The method of inheritance occurs at conception.  Like all other cells, the mother's egg cells would contain mitochondria.  The father's sperm cell would also contain his mitochondria.  When the sperm and egg cell meet the father's mitochondria enters the egg cell.  However, the egg cell is much larger and contains many more mitochondria than the sperm cell.  The mitochondria in the mother's egg cell attack and kill the mitochondria from the father's sperm cell.  The mother's mitochondria are the only ones to survive and as the cell divides and grows into a child, the resulting child will have mitochondria only from its mother.

Okay let's end this part of the science lecture and move on to history (with a bit of science thrown in):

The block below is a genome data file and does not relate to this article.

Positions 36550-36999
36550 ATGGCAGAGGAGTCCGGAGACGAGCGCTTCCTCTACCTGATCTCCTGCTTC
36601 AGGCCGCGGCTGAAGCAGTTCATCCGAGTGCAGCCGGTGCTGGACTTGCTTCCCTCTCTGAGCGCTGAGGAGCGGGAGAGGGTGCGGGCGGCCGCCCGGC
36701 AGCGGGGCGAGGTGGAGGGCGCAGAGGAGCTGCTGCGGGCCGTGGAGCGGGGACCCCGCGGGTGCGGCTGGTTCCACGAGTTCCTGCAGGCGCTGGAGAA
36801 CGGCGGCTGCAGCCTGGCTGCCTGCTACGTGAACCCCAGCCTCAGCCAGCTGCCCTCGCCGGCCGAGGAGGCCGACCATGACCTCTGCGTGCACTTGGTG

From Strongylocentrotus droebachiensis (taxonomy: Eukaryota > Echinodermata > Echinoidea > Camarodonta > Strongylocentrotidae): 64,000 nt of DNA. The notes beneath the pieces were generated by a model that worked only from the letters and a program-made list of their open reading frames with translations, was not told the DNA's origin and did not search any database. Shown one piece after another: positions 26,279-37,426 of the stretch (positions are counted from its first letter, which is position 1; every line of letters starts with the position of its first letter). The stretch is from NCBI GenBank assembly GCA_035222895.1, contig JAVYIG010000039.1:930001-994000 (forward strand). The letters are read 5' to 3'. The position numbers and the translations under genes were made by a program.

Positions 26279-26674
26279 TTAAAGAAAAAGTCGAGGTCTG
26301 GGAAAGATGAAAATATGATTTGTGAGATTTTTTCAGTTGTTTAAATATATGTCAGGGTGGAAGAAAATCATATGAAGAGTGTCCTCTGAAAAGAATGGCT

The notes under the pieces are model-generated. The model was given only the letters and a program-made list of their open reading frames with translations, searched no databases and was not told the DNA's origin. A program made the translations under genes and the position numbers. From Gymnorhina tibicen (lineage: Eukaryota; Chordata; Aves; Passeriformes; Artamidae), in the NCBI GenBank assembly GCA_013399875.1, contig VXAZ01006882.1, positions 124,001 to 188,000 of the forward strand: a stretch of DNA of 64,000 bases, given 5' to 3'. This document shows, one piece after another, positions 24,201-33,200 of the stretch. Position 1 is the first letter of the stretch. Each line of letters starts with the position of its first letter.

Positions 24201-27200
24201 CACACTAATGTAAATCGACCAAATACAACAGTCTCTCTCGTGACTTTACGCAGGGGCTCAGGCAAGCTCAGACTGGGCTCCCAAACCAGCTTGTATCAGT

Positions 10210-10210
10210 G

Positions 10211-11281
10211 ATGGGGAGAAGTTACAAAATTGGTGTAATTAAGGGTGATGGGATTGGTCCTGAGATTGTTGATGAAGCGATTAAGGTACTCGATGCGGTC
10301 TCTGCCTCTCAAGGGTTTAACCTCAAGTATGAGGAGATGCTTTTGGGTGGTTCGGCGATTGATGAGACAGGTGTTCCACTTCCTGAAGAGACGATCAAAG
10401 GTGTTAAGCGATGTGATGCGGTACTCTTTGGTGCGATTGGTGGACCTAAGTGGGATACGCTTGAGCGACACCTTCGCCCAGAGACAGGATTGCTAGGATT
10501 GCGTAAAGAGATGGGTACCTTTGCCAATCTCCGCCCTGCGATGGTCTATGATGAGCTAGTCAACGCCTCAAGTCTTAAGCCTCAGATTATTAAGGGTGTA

If you've followed the news concerning studies and theories about the development of man, then you may have heard of the "Out of Africa" theory.  This theory contends that the human race began in Africa and then spread to the rest of the world.  Thus far mitochondrial DNA testing has tended to support this theory.  Moreover, mtDNA testing also supports a theory that says that every person on earth is the direct descendant of a single woman.  The descendants of this woman spread throughout the world and over time their mtDNA slowly changed into the variety found today.  No one can say whether these theories are really true, but what is true, is that genetic relationships are revealed through the use of mtDNA testing.